YouTube has been everyone’s favorite soap box for quite some time now. For anyone who lives in a country where TV programs are just painful to watch, YouTube is such a lifesaver. Not only is it a great source of information and misinformation, it’s also a practical platform for citizen journalism. It has been so effective in its instant gratification, and so convincing in its democracy, that we almost forget that our worshiped soap box is still controlled by a corporation that has its own interest to look out for. Not every video is treated equal. Sure, it can’t prevent you from getting on the soap box, but it can give you a defect megaphone; it can’t tell the pedestrians to go away, but it can employ warm bodies to pose as bystanders to block you from view.
Monopoly is bad and dangerous anyway, so I decided to look around for more soap boxes that stand around at less frequented corners in cyberspace and haven’t been bought by the same corporation yet. There are more than you think, such as veoh, blip.tv, clipshack, vimeo, viddler, gofish, flurl, and many others. One that particularly caught my attention is dotSUB.
What makes dotSUB stand out from the rest of the video hosting services is its caption functionality. After a video is uploaded and viewable to the public, anyone, or selected people you’ve given access to, can caption the video – in any languages they want. You don’t need any third party software; the caption functionality is built in right into the website interface. When viewing a video, the caption is hidden by default. Once enabled, you can select from a list of caption in available languages. The transcript in srt. Or stl. Format can also be downloaded.
Watch how to caption a video here.
I love the idea of captioned videos. Since most of the videos online are in English, adding captions will certainly encourage more viewing among non-native English speakers, non-English speakers as well as people with hearing difficulties or impairments. The multilingual subtitles also make this a great resource for language educators and students alike. Of course, adding those subtitles line by line can be a tedious drudgery for anyone, and that’s why you can open and“wiki” your subtitles to let anyone share the work. You don’t have to caption the whole video in one setting. Work as much or as little as you please. The added subtitles will be shown, and anyone can jump right in and take up where someone else has left off. Once the caption is complete, just mark transcript as complete. Those language gifted will then be able to translate the caption into different languages.
Another good news is that there is no restriction on the length of video playtime, as long as the size does not exceed 300 MB (whereas YouTube has a restriction of 10 minutes). dotSUB accepts all major video formats, including flv. File. This is good news for people who use programs to download YouTube or Google videos: they can easily upload these flv. Files to dotSUB without having to convert them first.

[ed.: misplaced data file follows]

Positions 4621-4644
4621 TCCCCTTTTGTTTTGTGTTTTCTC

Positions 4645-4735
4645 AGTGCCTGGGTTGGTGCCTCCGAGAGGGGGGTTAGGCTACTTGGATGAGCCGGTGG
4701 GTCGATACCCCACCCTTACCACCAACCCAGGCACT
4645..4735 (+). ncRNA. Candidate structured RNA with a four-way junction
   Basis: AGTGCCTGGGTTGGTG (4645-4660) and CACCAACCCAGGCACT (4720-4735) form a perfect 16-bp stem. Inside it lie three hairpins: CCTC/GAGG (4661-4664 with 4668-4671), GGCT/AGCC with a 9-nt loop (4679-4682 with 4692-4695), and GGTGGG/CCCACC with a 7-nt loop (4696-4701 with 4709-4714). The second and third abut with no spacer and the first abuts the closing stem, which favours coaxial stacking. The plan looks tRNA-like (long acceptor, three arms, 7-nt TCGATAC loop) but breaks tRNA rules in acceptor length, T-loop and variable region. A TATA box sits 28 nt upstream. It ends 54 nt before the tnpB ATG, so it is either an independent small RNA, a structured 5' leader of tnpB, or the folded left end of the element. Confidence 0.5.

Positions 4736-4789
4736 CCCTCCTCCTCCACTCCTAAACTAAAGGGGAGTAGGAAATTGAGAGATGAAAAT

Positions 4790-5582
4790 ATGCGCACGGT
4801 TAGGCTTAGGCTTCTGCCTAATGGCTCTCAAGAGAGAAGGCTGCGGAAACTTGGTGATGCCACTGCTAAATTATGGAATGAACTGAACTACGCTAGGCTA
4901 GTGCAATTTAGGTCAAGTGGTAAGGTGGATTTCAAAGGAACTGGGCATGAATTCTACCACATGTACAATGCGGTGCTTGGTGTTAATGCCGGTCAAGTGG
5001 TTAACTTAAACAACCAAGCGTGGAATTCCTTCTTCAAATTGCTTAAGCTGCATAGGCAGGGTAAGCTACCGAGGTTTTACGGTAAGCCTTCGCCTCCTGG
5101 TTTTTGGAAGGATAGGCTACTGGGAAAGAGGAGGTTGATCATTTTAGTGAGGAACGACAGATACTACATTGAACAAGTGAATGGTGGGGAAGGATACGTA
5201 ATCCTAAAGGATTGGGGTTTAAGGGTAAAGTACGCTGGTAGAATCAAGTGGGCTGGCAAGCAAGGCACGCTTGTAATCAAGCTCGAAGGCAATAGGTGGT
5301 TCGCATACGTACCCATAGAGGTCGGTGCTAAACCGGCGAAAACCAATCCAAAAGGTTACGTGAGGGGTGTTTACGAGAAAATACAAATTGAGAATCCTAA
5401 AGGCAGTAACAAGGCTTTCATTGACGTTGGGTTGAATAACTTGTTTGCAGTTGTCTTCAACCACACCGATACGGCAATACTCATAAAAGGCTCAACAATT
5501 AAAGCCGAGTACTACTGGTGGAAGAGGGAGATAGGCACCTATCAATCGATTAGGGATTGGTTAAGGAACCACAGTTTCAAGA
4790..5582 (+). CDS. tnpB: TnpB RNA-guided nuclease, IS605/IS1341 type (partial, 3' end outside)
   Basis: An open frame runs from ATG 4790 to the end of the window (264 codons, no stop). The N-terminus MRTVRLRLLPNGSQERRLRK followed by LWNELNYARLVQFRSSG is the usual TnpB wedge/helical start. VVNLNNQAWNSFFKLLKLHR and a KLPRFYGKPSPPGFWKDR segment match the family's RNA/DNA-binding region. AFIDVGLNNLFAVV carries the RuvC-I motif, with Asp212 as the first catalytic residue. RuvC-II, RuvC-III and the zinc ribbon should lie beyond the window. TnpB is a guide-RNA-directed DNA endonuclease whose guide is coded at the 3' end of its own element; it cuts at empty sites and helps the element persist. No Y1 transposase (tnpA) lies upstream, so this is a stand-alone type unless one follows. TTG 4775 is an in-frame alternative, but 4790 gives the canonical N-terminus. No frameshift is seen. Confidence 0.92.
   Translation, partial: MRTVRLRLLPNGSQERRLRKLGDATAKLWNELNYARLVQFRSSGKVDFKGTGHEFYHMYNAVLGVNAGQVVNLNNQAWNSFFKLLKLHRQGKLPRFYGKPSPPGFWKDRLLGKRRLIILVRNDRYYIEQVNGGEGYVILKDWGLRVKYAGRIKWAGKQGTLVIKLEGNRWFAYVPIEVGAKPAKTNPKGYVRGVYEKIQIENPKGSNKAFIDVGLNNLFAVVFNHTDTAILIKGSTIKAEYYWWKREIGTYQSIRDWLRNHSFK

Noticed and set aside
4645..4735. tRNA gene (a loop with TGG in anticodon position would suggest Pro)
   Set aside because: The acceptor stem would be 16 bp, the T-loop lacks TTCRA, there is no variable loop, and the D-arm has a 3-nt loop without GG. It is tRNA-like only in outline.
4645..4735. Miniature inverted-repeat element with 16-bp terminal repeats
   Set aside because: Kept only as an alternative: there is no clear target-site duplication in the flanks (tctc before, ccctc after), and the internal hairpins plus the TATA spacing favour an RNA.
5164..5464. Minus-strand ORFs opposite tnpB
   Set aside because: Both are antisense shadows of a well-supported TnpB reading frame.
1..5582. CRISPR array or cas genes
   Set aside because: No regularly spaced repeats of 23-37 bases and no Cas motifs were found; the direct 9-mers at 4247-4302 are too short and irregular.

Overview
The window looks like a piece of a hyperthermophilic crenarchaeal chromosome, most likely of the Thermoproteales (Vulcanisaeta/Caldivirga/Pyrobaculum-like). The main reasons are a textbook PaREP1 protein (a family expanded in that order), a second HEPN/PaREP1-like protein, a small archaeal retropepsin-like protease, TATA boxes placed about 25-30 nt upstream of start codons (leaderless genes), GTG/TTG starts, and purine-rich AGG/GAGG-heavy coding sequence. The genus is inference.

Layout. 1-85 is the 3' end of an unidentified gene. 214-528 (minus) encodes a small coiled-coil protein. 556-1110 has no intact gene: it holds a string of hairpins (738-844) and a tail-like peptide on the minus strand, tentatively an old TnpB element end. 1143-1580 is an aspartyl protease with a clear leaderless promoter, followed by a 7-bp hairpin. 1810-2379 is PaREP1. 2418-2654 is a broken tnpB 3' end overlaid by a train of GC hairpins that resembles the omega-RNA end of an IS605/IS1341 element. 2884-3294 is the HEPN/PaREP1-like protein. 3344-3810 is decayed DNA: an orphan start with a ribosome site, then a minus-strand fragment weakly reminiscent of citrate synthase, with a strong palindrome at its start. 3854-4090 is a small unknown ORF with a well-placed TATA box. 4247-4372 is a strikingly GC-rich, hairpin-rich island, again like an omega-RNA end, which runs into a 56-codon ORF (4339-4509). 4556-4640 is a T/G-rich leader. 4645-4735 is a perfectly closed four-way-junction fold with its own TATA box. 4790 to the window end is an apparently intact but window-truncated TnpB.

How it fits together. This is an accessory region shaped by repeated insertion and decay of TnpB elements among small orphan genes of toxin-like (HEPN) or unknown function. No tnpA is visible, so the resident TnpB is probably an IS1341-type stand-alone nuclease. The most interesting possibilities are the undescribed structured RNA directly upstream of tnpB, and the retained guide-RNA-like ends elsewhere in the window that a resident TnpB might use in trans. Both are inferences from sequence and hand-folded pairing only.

I have a couple of suggestions for the developers of dotSUB:
- Many important features and functions, such as video translation/caption, codes for embedded videos, description edit, etc. are hidden from view on my laptop of 1024×768 resolution and are only accessible by using the horizontal scroll bar.
- When uploading a video, there is no indication of how much percent of the video has been transmitted; in fact, nothing seems to happen when you click the “post new film” button. This might confuse first-timers.
- There are four videos clips in the help section explaining how to view, upload, caption and translate films. There are no searchable texts. If you are looking for help in, say, using the various shortcuts in the caption functionality, you have to watch the whole video.
- There is no indication whether or not a video is momentarily being transcribed or translated. What happens if I begin to transcribe a film that’s being transcribed by another concurrently? Not only is it wasted time and energy, worse still, it might totally mess up the caption.
- Once you hit the “mark the transcript complete” button it’s final, and you won’t be able to make any more changes. Before you hit that button, however, nobody can do any translation. It’d be nice if a coordination between transcription and translation can be devised so both processes can be undertaken concurrently. That way, the “no more changes” rule can probably be done away with too.
DotSUB has a very simple and clean interface, and despite its beta status, I haven’t had any problems uploading, viewing or transcribing videos. You’ll notice that most of the videos here on dotSUB have a more narration oriented, documentary, show-and-tell nature than the more flashy ones on YouTube. Do have a look around. Upload some of your priced and proud productions. you might reach a whole different kind of audience. Why not? Didn’t some wise man tell us not to put all your MPEGs in one corporate basket?